A similar approach may be used to describe the spontaneous flow of heat. Consider a system consisting of two objects, each containing two particles, and two units of thermal energy (represented as “*”) in Figure 39.4. The hot object is comprised of particles **A** and **B** and initially contains both energy units. The cold object is comprised of particles **C** and **D**, which initially has no energy units. Distribution (a) shows the three microstates possible for the initial state of the system, with both units of energy contained within the hot object. If one of the two energy units is transferred, the result is distribution (b) consisting of four microstates. If both energy units are transferred, the result is distribution (c) consisting of three microstates. Thus, we may describe this system by a total of ten microstates. The probability that the heat does not flow when the two objects are brought into contact, that is, that the system remains in distribution (a), is $\frac{3}{10}.$ More likely is the flow of heat to yield one of the other two distribution, the combined probability being $\frac{7}{10}.$ The most likely result is the flow of heat to yield the uniform dispersal of energy represented by distribution (b), the probability of this configuration being $\frac{4}{10}.$ This supports the common observation that placing hot and cold objects in contact results in spontaneous heat flow that ultimately equalizes the objects’ temperatures. And, again, this spontaneous process is also characterized by an increase in system entropy.

The initial number of microstates is one, the final six:

$$\text{\Delta}S=k\phantom{\rule{0.2em}{0ex}}\text{ln}\phantom{\rule{0.2em}{0ex}}\frac{{W}_{\text{c}}}{{W}_{\text{a}}}\phantom{\rule{0.2em}{0ex}}=1.38\phantom{\rule{0.2em}{0ex}}\times \phantom{\rule{0.2em}{0ex}}{10}^{\mathrm{-23}}\phantom{\rule{0.2em}{0ex}}\text{J/K}\phantom{\rule{0.2em}{0ex}}\times \phantom{\rule{0.2em}{0ex}}\text{ln}\phantom{\rule{0.4em}{0ex}}\frac{6}{1}\phantom{\rule{0.2em}{0ex}}=2.47\phantom{\rule{0.2em}{0ex}}\times \phantom{\rule{0.2em}{0ex}}{10}^{\mathrm{-23}}\phantom{\rule{0.2em}{0ex}}\text{J/K}$$

The sign of this result is consistent with expectation; since there are more microstates possible for the final state than for the initial state, the change in entropy should be positive.

0 J/K

The relationships between entropy, microstates, and matter/energy dispersal described previously allow us to make generalizations regarding the relative entropies of substances and to predict the sign of entropy changes for chemical and physical processes. Consider the phase changes illustrated in Figure 39.5. In the solid phase, the atoms or molecules are restricted to nearly fixed positions with respect to each other and are capable of only modest oscillations about these positions. With essentially fixed locations for the system’s component particles, the number of microstates is relatively small. In the liquid phase, the atoms or molecules are free to move over and around each other, though they remain in relatively close proximity to one another. This increased freedom of motion results in a greater variation in possible particle locations, so the number of microstates is correspondingly greater than for the solid. As a result, *S*_{liquid} > *S*_{solid} and the process of converting a substance from solid to liquid (melting) is characterized by an increase in entropy, Δ*S* > 0. By the same logic, the reciprocal process (freezing) exhibits a decrease in entropy, Δ*S* < 0.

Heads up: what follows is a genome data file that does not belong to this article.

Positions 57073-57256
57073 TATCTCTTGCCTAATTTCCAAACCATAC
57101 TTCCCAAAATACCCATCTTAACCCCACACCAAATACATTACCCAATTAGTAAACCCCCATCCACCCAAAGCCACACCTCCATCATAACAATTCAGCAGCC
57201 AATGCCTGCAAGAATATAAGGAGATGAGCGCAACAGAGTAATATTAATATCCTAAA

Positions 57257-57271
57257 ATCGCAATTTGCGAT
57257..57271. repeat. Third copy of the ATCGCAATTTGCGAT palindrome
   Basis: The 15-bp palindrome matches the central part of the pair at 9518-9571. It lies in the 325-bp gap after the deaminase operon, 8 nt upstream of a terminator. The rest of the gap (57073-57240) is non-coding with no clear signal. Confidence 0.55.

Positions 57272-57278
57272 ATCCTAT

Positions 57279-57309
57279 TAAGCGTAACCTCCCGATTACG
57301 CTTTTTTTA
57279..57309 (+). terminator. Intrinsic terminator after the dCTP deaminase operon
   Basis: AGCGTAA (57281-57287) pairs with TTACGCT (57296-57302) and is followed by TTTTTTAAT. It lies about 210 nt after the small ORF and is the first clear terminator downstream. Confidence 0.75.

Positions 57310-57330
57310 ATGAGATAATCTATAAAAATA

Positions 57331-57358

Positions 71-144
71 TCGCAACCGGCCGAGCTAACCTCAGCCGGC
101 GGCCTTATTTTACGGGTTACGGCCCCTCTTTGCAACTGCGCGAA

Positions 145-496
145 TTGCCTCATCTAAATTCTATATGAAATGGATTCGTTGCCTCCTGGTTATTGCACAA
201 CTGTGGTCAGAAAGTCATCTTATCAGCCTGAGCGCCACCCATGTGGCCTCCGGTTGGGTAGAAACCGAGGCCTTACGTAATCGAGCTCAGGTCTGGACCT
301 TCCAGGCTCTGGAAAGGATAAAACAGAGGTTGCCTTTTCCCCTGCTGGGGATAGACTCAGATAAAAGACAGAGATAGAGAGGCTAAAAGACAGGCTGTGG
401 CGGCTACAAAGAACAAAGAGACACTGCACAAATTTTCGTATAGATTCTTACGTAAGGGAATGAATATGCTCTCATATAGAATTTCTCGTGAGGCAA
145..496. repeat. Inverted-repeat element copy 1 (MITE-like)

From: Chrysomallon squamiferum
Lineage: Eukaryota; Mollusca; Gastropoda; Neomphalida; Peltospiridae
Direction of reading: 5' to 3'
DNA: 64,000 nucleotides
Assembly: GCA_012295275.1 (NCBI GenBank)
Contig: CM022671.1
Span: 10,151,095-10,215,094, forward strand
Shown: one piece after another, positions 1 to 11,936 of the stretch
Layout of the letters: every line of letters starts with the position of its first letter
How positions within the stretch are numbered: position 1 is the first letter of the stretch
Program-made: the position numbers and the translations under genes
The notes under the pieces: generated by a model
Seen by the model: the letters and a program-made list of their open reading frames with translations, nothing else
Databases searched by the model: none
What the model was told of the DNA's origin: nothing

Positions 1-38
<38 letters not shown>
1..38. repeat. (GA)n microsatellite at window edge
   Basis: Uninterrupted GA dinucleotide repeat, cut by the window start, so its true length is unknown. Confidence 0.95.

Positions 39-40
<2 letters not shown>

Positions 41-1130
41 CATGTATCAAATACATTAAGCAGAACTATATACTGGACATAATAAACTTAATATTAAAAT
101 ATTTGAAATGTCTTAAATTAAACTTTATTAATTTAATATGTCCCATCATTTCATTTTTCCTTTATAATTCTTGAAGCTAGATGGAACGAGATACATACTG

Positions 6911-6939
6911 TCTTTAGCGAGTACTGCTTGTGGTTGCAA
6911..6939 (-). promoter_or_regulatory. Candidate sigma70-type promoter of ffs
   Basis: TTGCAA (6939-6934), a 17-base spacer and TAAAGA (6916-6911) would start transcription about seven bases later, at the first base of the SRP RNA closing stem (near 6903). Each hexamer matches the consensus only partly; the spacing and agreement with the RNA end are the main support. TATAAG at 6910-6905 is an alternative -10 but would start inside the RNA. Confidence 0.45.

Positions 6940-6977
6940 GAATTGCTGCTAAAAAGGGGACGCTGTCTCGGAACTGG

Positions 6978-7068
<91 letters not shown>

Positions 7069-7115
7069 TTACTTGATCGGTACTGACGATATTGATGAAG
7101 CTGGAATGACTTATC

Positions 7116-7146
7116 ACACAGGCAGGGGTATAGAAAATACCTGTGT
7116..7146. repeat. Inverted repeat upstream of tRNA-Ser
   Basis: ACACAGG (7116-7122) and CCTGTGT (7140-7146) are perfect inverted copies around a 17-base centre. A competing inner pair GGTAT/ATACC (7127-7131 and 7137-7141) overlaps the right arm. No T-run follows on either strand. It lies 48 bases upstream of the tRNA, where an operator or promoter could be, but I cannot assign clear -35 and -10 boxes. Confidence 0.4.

Now consider the gaseous phase, in which a given number of atoms or molecules occupy a *much* greater volume than in the liquid phase. Each atom or molecule can be found in many more locations, corresponding to a much greater number of microstates. Consequently, for any substance, *S*_{gas} > *S*_{liquid} > *S*_{solid}, and the processes of vaporization and sublimation likewise involve increases in entropy, Δ*S* > 0. Likewise, the reciprocal phase transitions, condensation and deposition, involve decreases in entropy, Δ*S* < 0.